Almost all species kept in marine aquaria at this time are caught in the wild, although tank-raised specimens are becoming increasingly common as a viable alternative. Only a few species such as are captive-bred on a commercial scale. Much collecting is done in Indonesia and the Philippines, where use of cyanide and other destructive collection methods, while discouraged, is unfortunately common. The majority of live rock is also harvested in the wild, and recent restrictions on this harvest in Florida have caused a shift to Fijian and aquacultured rock. Natural rock, because it is created by coral polyps, takes many years if not centuries to form, and is a vital habitat for countless marine species; thus, commercial-scale harvesting of naturally occurring live rock has been criticized by conservationists. Additionally, many animal species sold to hobbyists have very specific dietary and habitat requirements that cannot be met by hobbyists (e.g. genus wrasses, the ); these animals almost inevitably die quickly and have markedly reduced lifespans compared to wild specimens. Often these specific environmental requirements cause improperly housed lifestock's color and appearance to be poor. These issues are often downplayed by individuals and organizations with a financial interest in the trade. Hobbyists who support conservation should buy only certified net-caught fish (although ensuring the legitimacy of such claims can be difficult) or captive-raised fish, as well as farmed corals and to support legitimate reef conservation efforts. The majority of corals can be "fragged", whereby a portion of a larger captive coral is separated and can subsequently be raised into an individual specimen, allowing for coral propagation within the domestic aquarium; the trade in frags (i.e. fragments) offers a fantastic opportunity for marine aquarists to obtain new and unique corals while limiting the impact on the natural environment. Rare species and those without a history of being successfully kept in captivity should be avoided.
Marine fish are typically less resilient during transport than freshwater fish with relatively large numbers of them dying before they reach the aquarist. Although the aquarium trade is viewed as a minor threat to coral reefs compared to habitat destruction, fishing for food, and climate change, it is a booming trade and may be a serious problem in specific locations such as the Philippines and Indonesia where most collecting is done. Catching fish in the wild can reduce their population sizes, placing them in danger of extinction in collecting areas, as has been observed with the .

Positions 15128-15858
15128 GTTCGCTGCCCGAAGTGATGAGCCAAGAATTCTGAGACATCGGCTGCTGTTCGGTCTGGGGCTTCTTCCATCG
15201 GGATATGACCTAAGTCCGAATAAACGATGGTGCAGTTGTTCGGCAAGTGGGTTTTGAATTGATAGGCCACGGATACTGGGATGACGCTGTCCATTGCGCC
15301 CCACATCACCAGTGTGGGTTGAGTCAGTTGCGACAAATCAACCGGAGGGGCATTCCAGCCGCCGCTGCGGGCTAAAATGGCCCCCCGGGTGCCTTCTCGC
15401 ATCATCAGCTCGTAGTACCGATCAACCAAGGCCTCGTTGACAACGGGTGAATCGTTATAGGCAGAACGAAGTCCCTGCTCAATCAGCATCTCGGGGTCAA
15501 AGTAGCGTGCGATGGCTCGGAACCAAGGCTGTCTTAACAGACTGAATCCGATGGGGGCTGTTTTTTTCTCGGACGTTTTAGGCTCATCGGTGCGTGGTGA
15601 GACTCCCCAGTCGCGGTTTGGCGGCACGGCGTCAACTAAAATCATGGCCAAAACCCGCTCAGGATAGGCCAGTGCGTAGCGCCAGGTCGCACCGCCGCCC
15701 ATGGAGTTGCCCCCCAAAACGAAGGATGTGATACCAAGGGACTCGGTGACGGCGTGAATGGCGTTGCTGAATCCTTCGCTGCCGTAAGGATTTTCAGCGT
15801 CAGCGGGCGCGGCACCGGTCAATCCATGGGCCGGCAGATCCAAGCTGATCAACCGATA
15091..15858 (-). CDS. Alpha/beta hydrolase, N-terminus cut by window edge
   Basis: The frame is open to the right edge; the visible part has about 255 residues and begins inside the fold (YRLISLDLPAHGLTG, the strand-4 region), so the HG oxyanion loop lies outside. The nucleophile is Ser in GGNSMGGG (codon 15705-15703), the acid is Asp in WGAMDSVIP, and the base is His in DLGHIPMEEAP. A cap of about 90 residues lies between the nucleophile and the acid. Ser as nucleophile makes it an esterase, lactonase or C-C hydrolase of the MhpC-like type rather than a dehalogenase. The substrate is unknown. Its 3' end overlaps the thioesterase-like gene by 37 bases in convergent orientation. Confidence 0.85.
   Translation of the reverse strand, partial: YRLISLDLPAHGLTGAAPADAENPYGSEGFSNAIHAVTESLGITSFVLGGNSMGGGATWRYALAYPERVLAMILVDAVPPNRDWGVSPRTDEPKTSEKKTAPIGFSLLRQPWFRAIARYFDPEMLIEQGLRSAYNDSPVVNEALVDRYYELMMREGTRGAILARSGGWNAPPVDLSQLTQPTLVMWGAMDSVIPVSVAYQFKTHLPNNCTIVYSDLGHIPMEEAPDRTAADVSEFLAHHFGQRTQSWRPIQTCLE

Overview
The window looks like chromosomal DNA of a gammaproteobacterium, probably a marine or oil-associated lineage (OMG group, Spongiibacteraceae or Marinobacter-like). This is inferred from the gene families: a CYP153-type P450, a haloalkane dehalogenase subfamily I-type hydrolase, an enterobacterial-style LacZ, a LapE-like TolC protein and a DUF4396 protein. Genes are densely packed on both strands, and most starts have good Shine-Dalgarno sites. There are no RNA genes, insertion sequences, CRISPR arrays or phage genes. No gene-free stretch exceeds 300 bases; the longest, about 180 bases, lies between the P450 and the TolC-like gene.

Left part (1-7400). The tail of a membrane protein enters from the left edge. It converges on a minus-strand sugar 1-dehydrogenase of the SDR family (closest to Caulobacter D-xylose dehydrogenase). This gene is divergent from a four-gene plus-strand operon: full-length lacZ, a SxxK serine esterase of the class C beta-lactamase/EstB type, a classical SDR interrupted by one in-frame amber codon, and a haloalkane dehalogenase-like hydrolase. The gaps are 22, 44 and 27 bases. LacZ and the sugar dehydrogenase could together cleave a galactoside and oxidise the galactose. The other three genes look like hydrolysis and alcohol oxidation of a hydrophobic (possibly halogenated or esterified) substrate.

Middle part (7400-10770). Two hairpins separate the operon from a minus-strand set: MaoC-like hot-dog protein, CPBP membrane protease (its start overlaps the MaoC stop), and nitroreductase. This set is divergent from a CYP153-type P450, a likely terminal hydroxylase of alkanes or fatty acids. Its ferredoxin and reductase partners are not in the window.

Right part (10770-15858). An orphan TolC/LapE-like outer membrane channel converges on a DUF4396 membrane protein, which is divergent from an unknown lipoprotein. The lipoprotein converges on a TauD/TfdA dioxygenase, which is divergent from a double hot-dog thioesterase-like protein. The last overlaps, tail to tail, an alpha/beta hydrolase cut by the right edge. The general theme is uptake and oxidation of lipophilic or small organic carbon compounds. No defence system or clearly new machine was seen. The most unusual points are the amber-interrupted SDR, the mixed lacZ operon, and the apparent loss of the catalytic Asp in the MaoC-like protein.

Saltwater Fish: Marine Aquarium Fish for Saltwater Aquariums
The fish book, Mini-Atlas of Marine Aquarium Fishes, is thick! It has over 1,000 pages and weighs over 3 pounds. This book can be a good resource for identifying many different marine fish species. There are many, many species represented with full color photos of each. You will probably want to get this book mainly for photo identification of your particular fishes. There is not a detailed profile on each fish, just the photo and some graphics that serve to represent warnings or high level care information. Until you get used to it, you will refer back to the symbol key multiple times to remember what a particular graphic means. These symbols will clue you in on some different requirements of the fish such as food, lighting levels, behavior traits and recommended aquarium decorations.
List of marine aquarium fish species - Wikipedia
There is a rather lenghty and informative saltwater aquarium setup section at the back of Mini-Atlas of Marine Aquarium Fishes that is worth reading. Some of the information in the setup section is dated, however, and you can kind of tell that it was written some years ago. The areas covered in the tank setup section:
Saltwater Fish For Sale For Marine Aquariums |